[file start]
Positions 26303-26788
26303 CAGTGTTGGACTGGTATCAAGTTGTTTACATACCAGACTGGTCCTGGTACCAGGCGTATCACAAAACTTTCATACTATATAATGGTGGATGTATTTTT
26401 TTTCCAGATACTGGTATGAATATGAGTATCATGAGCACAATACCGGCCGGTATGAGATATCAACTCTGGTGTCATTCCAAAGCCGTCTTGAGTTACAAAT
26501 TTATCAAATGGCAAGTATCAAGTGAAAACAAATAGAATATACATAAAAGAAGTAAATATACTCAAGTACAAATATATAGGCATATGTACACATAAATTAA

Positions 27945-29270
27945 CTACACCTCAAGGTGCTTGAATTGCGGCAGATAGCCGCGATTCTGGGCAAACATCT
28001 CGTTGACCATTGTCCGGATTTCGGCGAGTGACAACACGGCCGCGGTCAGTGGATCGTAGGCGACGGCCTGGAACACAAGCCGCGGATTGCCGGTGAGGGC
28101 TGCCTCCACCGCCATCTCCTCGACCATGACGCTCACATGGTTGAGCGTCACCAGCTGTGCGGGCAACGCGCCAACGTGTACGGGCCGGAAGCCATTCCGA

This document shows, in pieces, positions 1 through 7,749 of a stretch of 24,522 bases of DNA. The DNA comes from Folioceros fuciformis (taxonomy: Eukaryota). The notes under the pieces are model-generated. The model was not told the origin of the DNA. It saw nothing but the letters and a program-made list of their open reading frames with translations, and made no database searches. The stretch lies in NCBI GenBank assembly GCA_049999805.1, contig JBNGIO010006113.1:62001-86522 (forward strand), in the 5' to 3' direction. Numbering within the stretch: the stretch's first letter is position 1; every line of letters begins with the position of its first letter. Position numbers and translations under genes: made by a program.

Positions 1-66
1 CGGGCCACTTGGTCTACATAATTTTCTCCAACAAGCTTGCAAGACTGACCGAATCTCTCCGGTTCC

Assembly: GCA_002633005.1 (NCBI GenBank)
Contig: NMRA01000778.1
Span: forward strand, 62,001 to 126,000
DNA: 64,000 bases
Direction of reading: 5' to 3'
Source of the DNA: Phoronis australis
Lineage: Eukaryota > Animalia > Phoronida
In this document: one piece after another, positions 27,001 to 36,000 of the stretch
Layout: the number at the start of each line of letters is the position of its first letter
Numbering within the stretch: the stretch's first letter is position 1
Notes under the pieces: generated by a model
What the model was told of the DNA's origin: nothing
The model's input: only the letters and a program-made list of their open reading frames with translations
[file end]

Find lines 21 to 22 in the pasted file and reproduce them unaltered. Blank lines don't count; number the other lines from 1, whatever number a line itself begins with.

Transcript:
Numbering within the stretch: the stretch's first letter is position 1
Notes under the pieces: generated by a model